ICTJ Announces 6th Intensive Course on Truth Commissions


The International Center for Transitional Justice and the Barcelona International Peace Resource Center (BIPRC) are pleased to announce the 6th Intensive Course on Truth Commissions, focused on a practical approach about the challenges in the design and implementation of a truth commission and, this year, exploring its intersections with peace processes. This course will be held on September 28- October 3, 2014 at Casa Sant Felip Neri in Barcelona, Spain.

About the Course

Truth commissions—official, nonjudicial inquiries into human rights violations—have become a centerpiece of processes of transition to democracy and peacebuilding, after violent conflict and dictatorship. International peacemakers, donors, human rights advocates, government officials are now routinely involved in truth commissions being created around the world, often as part of peace talks in the agenda of negotiations and final agreements.

The course will give practitioners directly involved in human rights, mediation, peacebuilding, rule of law, and transitional justice with the basic tools to assess the propriety of creating a truth commission in the aftermath of serious human rights violations and ensuring that the design and implementation of truth commissions are sensitive to contextual realities. The course will provide participants with the knowledge required to conceive, implement, and engage with truth commissions, in accordance with best practices and comparative experience.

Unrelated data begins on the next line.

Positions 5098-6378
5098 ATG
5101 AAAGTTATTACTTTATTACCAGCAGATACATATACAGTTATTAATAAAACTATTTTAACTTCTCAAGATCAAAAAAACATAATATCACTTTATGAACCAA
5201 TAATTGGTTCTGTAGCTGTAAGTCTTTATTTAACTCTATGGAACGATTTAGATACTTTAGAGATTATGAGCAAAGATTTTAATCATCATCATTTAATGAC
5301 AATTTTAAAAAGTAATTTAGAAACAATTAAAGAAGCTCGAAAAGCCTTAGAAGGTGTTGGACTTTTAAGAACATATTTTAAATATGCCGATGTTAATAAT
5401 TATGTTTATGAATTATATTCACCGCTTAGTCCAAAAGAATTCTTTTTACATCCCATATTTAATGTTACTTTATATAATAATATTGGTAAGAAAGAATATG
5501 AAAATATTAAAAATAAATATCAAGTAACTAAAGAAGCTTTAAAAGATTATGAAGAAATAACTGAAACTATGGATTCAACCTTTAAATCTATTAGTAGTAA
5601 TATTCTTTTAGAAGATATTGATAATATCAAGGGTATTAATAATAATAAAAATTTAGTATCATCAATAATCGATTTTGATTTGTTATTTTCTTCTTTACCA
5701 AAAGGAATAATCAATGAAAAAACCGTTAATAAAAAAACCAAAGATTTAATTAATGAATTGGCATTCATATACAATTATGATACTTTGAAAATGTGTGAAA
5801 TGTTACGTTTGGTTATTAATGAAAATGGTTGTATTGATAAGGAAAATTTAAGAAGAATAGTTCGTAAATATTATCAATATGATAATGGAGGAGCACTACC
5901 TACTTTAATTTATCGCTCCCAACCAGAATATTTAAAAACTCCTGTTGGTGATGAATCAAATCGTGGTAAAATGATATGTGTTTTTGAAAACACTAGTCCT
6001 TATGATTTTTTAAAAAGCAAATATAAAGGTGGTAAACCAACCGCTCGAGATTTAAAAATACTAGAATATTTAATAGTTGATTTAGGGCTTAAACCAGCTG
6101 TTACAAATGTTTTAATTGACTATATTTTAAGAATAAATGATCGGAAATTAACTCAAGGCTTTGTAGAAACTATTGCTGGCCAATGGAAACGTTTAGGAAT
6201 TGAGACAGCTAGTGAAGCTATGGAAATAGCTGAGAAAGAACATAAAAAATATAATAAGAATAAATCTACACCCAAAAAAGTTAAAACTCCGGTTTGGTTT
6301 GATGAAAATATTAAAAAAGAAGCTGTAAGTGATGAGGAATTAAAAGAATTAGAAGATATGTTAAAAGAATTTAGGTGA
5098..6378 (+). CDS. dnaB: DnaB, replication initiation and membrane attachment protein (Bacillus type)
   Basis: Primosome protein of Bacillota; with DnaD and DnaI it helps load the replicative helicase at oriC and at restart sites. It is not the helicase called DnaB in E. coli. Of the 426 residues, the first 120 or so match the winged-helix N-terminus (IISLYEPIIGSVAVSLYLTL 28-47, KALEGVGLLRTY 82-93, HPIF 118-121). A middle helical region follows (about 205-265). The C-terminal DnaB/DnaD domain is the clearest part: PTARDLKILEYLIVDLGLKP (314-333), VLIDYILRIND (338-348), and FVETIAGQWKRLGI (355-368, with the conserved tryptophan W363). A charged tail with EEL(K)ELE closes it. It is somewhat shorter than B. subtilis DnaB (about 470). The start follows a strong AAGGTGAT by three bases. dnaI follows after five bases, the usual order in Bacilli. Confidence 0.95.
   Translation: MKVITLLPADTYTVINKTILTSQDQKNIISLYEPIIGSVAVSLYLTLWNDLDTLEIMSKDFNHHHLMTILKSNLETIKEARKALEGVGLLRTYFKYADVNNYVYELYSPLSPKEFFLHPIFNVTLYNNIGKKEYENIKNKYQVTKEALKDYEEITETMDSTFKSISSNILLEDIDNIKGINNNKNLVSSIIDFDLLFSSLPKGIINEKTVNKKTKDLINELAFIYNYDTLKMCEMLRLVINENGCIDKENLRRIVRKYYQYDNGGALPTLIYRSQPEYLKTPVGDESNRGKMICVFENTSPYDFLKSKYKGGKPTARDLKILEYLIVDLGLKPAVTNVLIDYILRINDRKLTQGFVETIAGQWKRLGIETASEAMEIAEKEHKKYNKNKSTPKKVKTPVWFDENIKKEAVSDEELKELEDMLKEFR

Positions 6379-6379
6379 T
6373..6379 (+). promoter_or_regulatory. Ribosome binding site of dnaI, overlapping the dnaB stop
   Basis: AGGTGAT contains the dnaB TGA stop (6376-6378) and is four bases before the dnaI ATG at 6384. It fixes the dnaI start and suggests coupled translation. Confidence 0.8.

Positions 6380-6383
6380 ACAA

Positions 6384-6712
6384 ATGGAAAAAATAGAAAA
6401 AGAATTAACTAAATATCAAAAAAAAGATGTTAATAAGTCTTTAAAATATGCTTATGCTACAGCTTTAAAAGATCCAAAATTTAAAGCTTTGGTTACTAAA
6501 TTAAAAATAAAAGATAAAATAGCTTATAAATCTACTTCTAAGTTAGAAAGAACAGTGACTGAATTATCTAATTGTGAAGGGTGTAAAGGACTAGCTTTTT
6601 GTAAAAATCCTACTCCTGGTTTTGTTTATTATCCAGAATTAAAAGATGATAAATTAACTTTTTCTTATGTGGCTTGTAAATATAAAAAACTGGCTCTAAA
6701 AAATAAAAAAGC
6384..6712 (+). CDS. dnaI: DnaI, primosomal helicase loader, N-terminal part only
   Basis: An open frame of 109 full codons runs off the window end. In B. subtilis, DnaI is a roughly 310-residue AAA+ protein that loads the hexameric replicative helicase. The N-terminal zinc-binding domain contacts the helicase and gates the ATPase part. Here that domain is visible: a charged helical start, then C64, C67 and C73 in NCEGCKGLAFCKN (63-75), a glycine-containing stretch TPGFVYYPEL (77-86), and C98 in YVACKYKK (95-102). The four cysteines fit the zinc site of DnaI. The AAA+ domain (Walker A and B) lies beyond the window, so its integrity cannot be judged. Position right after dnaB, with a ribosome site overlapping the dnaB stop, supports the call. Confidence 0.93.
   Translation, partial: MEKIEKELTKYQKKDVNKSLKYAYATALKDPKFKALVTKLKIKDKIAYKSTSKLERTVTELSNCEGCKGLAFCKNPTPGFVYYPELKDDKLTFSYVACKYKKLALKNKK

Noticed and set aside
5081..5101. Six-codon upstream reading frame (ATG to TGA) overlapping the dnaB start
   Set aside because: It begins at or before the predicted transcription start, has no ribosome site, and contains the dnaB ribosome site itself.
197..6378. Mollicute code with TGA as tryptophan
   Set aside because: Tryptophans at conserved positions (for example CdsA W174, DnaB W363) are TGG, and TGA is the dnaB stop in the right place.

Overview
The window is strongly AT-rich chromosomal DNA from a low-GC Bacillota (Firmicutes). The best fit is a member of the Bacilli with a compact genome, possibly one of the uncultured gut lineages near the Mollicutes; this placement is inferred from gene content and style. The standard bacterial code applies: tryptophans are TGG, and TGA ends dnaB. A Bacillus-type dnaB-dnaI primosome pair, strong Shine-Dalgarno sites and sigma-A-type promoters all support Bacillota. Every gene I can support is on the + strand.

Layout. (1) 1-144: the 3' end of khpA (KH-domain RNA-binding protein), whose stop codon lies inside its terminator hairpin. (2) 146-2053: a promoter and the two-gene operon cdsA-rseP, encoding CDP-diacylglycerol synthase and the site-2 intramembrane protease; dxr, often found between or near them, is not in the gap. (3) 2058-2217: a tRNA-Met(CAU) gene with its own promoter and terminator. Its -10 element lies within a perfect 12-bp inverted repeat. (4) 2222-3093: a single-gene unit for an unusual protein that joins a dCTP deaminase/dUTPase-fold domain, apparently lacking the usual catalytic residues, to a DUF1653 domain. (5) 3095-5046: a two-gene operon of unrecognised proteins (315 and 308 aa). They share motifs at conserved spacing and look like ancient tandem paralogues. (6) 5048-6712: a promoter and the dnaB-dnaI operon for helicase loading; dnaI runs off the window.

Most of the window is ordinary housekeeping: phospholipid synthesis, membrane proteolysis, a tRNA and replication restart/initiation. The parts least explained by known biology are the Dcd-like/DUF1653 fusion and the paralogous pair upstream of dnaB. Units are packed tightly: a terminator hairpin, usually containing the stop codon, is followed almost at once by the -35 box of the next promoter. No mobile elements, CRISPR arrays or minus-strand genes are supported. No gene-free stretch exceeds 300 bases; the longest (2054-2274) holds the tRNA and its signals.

The 2014 edition of the course will focus especially on truth commission established during peace processes.

The topics of discussions include: What is the place of truth-seeking in transitional justice? What is a truth commission, and what can be expected from it? What roles can truth-seeking play after serious human rights violations? How to design the mandate and structure a truth commission? How to ensure a commission works independently, competently, and in an inclusive manner? How did commissions created by peace agreements worked in the past? What are the main assumptions behind their establishment? What challenges can they expect, and what responses are necessary?

The program is targeted at mid-career and senior staff at multilateral agencies, governments, NGOs, foundations, and universities. Practitioners directly involved in countries considering the establishment of truth-seeking mechanisms or similar efforts are especially encouraged to apply.


More information about the course, including the course application, can be found here. Applications will be accepted until August 17.

Photo: Participants at the 5th Intensive Course on Truth Commissions